Regarding the elimination of nuclear weapons, Masanori Ueda, 88, a director of an atomic bombing survivors’ group, in Kure, Hiroshima Prefecture, reveals his concerns during an interview by The Yomiuri Shimbun.
“How much campaigning for the abolition of nuclear weapons must we do for the issue to be solved in our lifetimes?” He added that the international situation goes against a nuclear-free world.
He was exposed to radiation at the age of 13 in a factory 1.2 kilometers from the Hiroshima bombing epicenter.
Dozens of female students working in the next building were trapped under the beams, and despite his efforts to rescue them, the beams did not budge and flames immediately engulfed them. The expression of resignation on the young girls’ faces still haunts him to this day.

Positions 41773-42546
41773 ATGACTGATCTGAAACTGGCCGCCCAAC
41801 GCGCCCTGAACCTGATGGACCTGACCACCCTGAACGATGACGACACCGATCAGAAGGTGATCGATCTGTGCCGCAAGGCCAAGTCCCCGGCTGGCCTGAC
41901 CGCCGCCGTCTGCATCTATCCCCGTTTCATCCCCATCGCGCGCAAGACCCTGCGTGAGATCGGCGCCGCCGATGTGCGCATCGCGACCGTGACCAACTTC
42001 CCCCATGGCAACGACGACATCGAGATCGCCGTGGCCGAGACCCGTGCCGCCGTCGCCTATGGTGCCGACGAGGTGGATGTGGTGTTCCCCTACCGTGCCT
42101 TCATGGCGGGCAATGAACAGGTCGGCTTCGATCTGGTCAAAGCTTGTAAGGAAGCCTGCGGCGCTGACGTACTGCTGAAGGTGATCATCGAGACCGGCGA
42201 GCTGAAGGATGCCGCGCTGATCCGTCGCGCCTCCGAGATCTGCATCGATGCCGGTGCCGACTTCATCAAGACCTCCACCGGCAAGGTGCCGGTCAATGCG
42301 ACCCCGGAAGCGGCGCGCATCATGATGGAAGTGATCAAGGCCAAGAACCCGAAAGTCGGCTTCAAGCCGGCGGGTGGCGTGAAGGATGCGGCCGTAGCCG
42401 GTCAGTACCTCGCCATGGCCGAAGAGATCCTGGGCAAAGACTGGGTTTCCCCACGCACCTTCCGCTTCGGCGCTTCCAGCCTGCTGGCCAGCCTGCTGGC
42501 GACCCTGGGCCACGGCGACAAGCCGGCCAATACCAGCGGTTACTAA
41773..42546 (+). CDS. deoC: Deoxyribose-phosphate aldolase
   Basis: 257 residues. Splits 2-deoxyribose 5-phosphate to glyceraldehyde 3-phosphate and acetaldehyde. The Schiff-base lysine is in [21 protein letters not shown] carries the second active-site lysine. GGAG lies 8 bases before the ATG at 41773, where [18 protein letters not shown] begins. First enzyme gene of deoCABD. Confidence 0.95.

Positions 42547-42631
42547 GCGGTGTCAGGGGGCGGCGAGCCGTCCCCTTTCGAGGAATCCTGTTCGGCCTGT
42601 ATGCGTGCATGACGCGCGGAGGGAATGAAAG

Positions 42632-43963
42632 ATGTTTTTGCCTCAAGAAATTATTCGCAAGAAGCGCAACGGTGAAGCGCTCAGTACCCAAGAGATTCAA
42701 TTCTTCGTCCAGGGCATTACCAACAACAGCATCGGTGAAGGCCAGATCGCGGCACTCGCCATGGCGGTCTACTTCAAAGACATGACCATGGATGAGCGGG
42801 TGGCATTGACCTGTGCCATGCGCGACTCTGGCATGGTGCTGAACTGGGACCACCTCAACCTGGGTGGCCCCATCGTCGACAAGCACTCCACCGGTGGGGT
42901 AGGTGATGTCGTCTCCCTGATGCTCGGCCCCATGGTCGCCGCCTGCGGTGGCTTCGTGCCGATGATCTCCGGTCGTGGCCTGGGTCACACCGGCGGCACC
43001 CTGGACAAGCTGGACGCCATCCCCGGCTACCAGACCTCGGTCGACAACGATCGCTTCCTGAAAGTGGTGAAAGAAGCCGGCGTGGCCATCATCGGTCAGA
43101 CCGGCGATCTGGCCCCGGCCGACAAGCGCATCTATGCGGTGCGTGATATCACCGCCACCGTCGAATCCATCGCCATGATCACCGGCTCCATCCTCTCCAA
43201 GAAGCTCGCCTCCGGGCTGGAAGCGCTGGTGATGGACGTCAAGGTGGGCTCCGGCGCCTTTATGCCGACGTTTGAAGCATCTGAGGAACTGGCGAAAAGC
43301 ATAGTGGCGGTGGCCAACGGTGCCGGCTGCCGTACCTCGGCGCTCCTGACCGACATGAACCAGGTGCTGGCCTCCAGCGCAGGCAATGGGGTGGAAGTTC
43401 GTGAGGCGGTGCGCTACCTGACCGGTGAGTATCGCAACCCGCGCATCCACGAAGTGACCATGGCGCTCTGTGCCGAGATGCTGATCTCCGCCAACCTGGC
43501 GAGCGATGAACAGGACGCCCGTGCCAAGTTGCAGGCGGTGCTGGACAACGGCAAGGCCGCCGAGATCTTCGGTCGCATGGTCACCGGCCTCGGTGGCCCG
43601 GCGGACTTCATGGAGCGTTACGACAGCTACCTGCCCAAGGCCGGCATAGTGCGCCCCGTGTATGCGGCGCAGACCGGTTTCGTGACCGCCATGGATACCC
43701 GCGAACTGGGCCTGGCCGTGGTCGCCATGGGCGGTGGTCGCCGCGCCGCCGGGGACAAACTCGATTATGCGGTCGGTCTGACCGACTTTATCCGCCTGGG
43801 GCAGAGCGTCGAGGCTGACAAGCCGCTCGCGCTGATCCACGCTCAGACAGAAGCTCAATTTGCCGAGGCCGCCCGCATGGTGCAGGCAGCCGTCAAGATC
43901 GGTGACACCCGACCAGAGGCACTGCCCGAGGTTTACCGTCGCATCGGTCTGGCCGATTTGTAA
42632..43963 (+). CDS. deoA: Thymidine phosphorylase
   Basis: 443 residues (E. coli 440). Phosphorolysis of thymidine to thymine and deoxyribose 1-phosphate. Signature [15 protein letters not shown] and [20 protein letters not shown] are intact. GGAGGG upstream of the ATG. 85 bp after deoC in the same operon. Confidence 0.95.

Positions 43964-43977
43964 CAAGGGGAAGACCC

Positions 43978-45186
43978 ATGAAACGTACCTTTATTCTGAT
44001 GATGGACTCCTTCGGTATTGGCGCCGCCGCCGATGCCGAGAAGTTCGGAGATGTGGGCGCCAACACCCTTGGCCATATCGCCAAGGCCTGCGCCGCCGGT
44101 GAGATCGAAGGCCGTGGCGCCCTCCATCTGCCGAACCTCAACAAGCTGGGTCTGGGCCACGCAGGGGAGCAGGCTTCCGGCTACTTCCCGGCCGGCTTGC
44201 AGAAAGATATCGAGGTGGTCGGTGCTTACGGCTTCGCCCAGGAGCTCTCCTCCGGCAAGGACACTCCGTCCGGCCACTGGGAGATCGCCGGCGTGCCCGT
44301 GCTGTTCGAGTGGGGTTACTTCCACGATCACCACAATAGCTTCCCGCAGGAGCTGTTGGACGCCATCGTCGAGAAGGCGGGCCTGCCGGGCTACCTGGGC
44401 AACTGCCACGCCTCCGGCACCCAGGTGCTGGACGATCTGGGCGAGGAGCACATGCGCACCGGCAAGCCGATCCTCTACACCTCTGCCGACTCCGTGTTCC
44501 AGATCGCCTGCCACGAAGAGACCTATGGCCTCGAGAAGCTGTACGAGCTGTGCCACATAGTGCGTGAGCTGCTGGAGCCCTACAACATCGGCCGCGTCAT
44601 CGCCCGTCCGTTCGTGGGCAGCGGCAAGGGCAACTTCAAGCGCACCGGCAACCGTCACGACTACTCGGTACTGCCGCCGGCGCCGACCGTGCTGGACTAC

“How would the leaders of nuclear powers feel if it were their families that were burned alive?” he angrily said.
His scars from the atomic bombings will last for life.
His school teacher said, “Those who experienced pika-don die early.”
Pika-don is a Japanese word that describes the intense flash of light as the bombs exploded and the strong shock wave immediately afterward.
“You won’t live long enough to graduate,” the teacher added. Even after graduating from school, he was forced to live a life fighting diseases, such as cataracts and kidney cancer. In recent years, his legs and hips have weakened, and he can move only for half a day. Still, it pushes him forward.
“Rather than moving toward the abolition of nuclear weapons, the world is retreating from it. Even so, those who have seen hell have no choice but to continue to bring it to the world’s attention.”
© 2020 the Asia News Network
Distributed by Tribune Content Agency, LLC.